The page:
07/10/2008 05:12 am ET Updated Nov 17, 2011

How Meditation Affects Your Body

It turns out peaceful thoughts really can influence our bodies, right down to the instructions we receive from our DNA, according to a new study.

Researchers for the study, published in the Public Library of Science, took blood samples from a group of 19 people who habitually meditated or prayed for years, and 19 others who never meditated.

The researchers ran genomic analyses of the blood and found that the meditating group suppressed more than twice the number of stress-related genes -- about 1,000 of them -- than the nonmeditating group.

The more these stress-related genes are expressed, the more the body will have a stress response like high blood pressure or inflammation. Over long periods of time, these stress responses can worsen high blood pressure, pain syndromes and other conditions.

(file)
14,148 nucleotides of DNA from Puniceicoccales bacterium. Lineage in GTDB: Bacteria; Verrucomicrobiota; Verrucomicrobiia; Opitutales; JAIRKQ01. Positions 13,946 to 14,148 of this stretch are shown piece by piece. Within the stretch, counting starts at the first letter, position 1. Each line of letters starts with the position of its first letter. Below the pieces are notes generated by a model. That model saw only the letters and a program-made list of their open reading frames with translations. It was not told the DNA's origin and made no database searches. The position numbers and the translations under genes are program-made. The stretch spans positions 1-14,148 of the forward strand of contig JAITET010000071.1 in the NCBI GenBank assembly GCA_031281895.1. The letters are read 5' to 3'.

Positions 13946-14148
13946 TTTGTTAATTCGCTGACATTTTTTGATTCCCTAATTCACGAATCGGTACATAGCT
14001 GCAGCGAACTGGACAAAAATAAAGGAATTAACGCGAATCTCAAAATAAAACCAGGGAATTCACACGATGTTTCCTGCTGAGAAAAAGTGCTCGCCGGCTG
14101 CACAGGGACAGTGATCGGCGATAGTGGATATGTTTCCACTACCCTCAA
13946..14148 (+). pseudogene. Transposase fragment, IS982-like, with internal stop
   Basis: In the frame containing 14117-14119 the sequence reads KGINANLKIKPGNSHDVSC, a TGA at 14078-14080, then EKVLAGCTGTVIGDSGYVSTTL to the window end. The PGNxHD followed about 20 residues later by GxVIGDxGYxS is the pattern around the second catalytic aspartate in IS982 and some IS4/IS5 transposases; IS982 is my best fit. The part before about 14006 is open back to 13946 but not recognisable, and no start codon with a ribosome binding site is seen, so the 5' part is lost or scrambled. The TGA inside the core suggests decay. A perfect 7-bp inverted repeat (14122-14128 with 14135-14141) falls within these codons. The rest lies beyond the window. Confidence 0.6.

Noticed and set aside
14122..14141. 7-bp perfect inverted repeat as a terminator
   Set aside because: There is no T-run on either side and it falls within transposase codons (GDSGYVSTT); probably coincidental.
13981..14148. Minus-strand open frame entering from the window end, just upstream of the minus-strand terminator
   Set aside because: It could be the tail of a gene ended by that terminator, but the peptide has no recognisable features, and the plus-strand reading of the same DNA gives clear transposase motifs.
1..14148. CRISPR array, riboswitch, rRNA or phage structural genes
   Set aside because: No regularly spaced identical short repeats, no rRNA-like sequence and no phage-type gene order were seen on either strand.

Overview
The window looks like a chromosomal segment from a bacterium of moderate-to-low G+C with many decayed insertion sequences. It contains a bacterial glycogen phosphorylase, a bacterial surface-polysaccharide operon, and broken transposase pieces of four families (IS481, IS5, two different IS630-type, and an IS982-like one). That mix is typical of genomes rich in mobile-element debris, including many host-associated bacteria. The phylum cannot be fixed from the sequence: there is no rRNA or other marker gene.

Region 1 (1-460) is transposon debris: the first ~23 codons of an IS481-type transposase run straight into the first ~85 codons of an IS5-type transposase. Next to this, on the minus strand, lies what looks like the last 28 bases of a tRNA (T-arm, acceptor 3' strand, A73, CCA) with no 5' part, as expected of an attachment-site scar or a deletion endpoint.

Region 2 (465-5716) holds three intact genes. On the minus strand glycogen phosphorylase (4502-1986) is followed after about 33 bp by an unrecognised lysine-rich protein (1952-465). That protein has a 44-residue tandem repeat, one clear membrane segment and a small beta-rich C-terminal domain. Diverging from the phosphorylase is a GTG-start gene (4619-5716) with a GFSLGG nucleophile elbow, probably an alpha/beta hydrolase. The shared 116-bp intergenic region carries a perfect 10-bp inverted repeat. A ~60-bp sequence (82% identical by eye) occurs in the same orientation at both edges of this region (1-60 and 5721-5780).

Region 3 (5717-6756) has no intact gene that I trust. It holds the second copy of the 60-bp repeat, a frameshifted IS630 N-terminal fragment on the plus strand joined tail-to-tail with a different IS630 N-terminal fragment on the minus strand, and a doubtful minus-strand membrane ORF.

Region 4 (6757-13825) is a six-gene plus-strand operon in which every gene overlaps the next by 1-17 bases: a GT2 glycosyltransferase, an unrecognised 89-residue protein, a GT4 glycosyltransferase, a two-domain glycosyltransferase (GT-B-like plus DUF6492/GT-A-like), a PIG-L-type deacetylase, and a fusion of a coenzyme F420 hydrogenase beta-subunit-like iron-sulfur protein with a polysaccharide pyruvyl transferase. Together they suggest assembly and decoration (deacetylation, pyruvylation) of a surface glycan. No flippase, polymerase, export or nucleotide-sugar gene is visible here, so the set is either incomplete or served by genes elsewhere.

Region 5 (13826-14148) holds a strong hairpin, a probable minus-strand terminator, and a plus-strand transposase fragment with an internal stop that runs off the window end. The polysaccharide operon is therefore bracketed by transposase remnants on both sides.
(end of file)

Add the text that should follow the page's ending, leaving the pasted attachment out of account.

The nonmeditating group then spent 10 minutes a day for eight weeks training in relaxation techniques that involved repeating a prayer, thought, sound, phrase or movement.

"What this does is to break the train of everyday thought -- you no longer have stressful thoughts and because of that the body is able to return to a healthy state," said Dr. Herbert Benson, director emeritus of the Benson-Henry Institute Mind/Body Medicine and an associate professor of medicine at Harvard Medical School.

By the end of the training, the novice meditating group was also suppressing stress-related genes, although at lower levels than those of the long-term meditating people.

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